At least one new natural gas pipeline from the Rockies to the West Coast will be built in the next five to seven years, and Sempra Energy may consider taking an owner/operator stake in one of them, senior officials of the San Diego-based company said recently. Gas storage also has Sempra's close attention, but for different reasons.
Sempra senior officials talked about these projects and other issues during an earnings conference call Feb. 24, during which the company reported increased profits in almost all of its areas of operations.
Nevertheless, CEO Donald Felsinger reiterated that the proposed Liberty Gas Storage project in Louisiana could end up costing the company a $55 million write off if current assessments of the cavern prove negative in its salt dome project. Definitive information should be available in the next two to three months, Felsinger told financial analysts.
In the West, Sempra has no agreements with either of the two major Rockies pipeline proposals now active for moving added supplies to West Coast markets -- TransCanada/Williams' Sunstone and El Paso Corp's Ruby projects. (The time limit on an earlier agreement with Sunstone expired, a company spokesperson told NGI last Monday, although Sempra never made an announcement in that regard.)
While in a "rational market," only one of pipelines would get built, but the industry behavior sometimes can be irrational, Felsinger said. In either case, Sempra would like to be a potential shipper/owner in at least one of the lines, he said.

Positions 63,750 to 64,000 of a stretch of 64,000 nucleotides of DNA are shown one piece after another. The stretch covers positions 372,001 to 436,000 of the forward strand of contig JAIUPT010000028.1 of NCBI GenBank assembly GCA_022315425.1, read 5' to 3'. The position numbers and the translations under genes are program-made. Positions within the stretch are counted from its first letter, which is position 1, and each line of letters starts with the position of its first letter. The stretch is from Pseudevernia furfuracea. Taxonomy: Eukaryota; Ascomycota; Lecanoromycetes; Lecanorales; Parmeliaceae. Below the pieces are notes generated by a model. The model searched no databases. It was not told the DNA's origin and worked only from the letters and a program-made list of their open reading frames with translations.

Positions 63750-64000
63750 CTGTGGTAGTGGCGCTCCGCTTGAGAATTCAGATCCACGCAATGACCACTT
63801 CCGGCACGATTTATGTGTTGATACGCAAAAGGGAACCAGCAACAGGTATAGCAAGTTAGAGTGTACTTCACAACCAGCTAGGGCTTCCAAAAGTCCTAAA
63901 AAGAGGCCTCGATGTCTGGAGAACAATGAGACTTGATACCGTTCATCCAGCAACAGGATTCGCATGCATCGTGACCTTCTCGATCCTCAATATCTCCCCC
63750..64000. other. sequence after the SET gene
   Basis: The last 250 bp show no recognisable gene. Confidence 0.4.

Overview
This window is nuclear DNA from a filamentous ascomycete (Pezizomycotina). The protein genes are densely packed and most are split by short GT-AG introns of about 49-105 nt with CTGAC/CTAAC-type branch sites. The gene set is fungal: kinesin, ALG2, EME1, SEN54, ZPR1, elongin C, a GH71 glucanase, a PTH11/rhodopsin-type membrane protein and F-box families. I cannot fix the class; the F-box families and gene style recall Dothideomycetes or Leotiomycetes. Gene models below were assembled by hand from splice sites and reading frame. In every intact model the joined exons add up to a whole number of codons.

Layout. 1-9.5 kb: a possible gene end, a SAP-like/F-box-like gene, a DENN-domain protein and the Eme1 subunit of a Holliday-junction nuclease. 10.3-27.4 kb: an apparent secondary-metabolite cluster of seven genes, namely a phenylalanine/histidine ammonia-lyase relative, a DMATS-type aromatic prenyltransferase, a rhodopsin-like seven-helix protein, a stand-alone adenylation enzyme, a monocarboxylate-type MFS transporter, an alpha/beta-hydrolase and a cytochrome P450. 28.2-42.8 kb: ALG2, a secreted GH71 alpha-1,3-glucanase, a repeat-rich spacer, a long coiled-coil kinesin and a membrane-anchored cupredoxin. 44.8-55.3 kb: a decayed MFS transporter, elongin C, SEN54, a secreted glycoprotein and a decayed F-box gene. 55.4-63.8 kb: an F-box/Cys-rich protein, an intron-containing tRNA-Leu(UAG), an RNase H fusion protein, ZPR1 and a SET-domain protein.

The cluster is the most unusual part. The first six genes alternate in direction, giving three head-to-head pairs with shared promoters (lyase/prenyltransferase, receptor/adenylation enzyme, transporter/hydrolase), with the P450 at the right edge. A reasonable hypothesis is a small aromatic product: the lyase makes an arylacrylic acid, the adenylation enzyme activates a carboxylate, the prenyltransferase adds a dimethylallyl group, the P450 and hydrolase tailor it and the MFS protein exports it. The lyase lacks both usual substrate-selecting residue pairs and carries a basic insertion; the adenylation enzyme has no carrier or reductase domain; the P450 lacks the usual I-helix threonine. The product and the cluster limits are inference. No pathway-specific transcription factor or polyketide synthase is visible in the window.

"We've been watching with a lot of interest the activities of both the Sunstone and Ruby projects," Felsinger said. "We don't currently have an active memorandum of understanding [MOU] with either party, so we are sitting on the sideline here to see if we have a position we would want to take with either one of these pipelines." Last June Sempra signed a MOU with TransCanada and Williams on the Sunstone project.
"I think a pipeline will get built because there is enough gas in the Rockies to support the needs in California. This next year should be very interesting to look at what takes place in the pipeline competition," Felsinger said.
He was asked whether one project has advantages in permitting or economic feasibility over the other.
"I think they both have strengths and weaknesses from the standpoint of their routes and their market opportunities," Felsinger said.
In a third quarter earnings call last November, Sempra divulged that the Liberty storage project might have to be shelved if it couldn't find an engineering solution to cavern development problems that have emerged. At that time Felsinger said Liberty in a worst-case scenario might have to be written off at about $65 million after taxes to cover Sempra's share of the project.
"We have mentioned before that we are struggling with the integrity of one of our caverns," Felsinger said. "For the last few months we have been putting in place some low-cost solutions that we are currently testing.
"So I would expect that in the next several months we will have an answer on whether we can get the cavern to work. In the worst-case scenario, in the case in which we would have to abandon this facility, we would be looking at a write-off that would be something like $55 million after taxes."
The two-salt dome project is part of broader storage developments by Sempra in conjunction with a 35-mile takeaway transmission pipeline from its liquefied natural gas (LNG) terminal that is winding up construction this year at Cameron, LA, along the Gulf of Mexico. Last May Sempra reported delays in the storage project, but estimated that initial injections would begin in late summer at the facility.
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